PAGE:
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Identity Theft

Identity theft occurs when someone steals someone else's identity and it only becomes a crime known as identity fraud when they use the personal information to buy, obtain or use something in that persons name. When a fraudster knows key details about you, they can often use that to get the more sensitive personal information that they need to purchase items online, get more services, charge bills to your name and commit identity fraud.

Below are the most common ways identity theft occurs.

  • Having your purse or wallet stolen.
    Your purse or wallet more than likely contains bank and credit cards and valuable identity documents including your driving license and membership cards . When we have our wallet pick pocketed or your purse snatched most of us are worried about cancelling cards but often we do not realise the value of the information contained within your wallet – information that can be used to set up other accounts. If your wallet or purse is stolen you should report it to the police and get advice from companies like CIFAS.
  • Unsolicited Phone Calls.
    Phone calls claiming to be from banks or market research companies asking you to update your personal information or answer a few simple questions should be regarded with caution. Any information given in good faith could actually be used against you. When in doubt, try contacting the company in question to verify that it is not a scam.
  • Bin Raiders.
    Bin raiders go through the rubbish you throw out, looking for any sort of document that contains any personal details and information on you, no mater how small or insignificant you may think it is. Why do they do this? Well bin raiding isn't a crime. Organised criminal gangs will pay bin raiders for each document that contains personal information that they could then use to steal your identity. These documents could include telephone bills, insurance documents, bank statements, old gas and electricity bills, and even personal letters and envelopes they were sent in. The only way to safeguard against bin raiders and identity theft in this way is to invest in a paper shredder. ABT has the largest selection – over 300 makes and models of shredders from 9 different manufacturers. Don’t wait till it is too late, a paper shredder is a wise investment and not an unnecessary luxury. If you don’t have a paper shredder then visit ABT shredders for low prices on over hundreds of different shredders they supply.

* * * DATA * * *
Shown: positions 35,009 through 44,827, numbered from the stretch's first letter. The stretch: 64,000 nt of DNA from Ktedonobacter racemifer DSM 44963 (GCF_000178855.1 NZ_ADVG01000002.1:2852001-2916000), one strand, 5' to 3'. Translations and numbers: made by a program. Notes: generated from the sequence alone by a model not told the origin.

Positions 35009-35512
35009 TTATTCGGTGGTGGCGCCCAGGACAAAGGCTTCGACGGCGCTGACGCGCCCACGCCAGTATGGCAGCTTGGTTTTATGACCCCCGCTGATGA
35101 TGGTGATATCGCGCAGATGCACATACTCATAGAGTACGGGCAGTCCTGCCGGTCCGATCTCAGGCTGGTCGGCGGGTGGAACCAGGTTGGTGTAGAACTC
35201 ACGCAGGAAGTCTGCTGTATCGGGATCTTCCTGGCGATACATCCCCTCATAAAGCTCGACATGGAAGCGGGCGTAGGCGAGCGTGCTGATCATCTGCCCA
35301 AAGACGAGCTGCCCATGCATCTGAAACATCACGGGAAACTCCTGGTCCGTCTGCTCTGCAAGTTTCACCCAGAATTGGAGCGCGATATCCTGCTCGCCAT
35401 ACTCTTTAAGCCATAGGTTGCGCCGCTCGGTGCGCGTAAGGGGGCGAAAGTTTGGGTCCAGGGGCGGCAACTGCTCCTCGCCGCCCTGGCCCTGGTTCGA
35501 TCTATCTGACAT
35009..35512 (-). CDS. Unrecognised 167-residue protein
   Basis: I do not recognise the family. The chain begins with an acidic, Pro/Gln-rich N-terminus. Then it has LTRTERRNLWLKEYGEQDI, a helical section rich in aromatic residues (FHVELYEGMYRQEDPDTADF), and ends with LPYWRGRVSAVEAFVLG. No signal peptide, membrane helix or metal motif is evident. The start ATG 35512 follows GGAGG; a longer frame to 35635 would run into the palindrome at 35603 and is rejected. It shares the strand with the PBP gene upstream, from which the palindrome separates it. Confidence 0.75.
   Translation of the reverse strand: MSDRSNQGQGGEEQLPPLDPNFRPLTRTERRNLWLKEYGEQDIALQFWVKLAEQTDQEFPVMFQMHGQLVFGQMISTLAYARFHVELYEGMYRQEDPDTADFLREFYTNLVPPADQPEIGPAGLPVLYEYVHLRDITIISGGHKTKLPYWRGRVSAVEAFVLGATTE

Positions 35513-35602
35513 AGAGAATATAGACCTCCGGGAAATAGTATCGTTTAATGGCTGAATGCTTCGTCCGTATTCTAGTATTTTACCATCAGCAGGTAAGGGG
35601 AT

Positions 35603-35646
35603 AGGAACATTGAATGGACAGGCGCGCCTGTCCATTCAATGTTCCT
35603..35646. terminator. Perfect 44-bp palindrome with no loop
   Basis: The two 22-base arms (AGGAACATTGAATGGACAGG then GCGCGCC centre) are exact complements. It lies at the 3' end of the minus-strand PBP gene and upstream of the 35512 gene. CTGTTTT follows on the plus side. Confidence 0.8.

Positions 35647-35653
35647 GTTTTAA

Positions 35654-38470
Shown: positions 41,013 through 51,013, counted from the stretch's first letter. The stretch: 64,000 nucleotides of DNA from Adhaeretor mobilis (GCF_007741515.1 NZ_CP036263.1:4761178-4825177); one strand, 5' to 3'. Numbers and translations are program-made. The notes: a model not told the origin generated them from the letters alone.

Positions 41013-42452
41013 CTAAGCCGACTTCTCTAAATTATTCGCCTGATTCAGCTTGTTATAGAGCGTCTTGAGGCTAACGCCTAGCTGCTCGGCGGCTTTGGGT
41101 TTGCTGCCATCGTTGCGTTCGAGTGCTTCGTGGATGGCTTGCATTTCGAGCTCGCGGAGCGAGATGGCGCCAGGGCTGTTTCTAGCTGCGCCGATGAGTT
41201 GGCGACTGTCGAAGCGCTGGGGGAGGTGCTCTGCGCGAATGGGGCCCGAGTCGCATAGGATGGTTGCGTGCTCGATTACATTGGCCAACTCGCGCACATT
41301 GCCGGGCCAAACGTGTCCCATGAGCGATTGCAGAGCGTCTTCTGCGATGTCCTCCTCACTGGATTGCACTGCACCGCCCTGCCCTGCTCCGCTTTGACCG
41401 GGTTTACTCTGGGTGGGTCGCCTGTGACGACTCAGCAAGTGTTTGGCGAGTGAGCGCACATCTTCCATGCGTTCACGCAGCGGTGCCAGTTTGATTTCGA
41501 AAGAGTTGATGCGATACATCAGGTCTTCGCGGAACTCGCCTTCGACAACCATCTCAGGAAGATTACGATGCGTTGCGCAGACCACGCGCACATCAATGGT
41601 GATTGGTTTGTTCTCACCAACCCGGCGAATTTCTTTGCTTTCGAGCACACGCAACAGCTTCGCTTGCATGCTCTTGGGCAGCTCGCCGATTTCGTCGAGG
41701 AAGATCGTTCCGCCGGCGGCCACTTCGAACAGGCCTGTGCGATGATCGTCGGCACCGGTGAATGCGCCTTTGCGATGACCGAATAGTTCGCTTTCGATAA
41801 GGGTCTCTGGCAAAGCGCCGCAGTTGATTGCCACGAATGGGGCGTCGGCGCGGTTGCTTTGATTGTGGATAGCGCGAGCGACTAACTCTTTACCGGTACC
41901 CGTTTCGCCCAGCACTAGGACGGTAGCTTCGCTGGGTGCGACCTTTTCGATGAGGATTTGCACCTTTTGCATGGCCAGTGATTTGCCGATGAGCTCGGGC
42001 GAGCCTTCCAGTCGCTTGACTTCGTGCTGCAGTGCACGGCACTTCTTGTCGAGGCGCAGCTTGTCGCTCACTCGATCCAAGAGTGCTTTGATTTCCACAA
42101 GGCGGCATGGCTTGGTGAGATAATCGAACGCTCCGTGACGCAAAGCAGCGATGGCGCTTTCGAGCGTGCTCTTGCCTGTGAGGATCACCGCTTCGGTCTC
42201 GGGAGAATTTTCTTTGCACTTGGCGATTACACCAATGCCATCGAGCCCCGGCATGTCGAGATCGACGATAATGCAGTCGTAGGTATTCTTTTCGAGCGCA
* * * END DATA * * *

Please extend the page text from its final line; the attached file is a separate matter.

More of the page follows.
• Card skimming.
    Card skimming occurs when a waiter or shop assistant, for example, gets your information by copying or ‘skimming’ your credit card details when you make a purchase. This information is not often used by that person; instead it is sold on to professional criminal gangs.
  • Online.
    Be wary of any unsecured internet sites asking for personal details that you may not think terribly important – like your mother’s maiden name. This with other bits of valuable information may be all that’s needed to obtain credit in your name. Fraudsters can also steal your identity by sending an email claiming to be from a bank, credit card company or other organisation, with which you might have a relationship, asking for urgent information. This is called phising. Be very wary, no mater how professional or realistic it all looks. Things to look out for are emails that ask you to click on a link to enter your account details on the company’s website to protect against fraud or to avoid your account being deactivated.
  • Mail Forwarding – by completing change-of-address forms to redirect your mail fraudsters can receive a wealth of information about you delivered direct to their doorstep.
  • Corporate identity theft is also common. There are publicly available company records that fraudsters can easily get a hold of. This coupled with other information found in various ways could enable fraudsters to trade off the back of the real company’s good name and obtain goods and services on credit from suppliers. Fraudsters can also obtain signatures from public records and then attempt to attack a company’s bank account by purporting to be the signatory on the account.
  • Impersonating the dead. It is known that some fraudsters use the identities of deceased people to carry out fraudulent activity. This is done by noting the age, date of birth and address of deceased people from announcements relating to the death or the funeral.

These are just some of the ways identity theft can occur.

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Identity Theft

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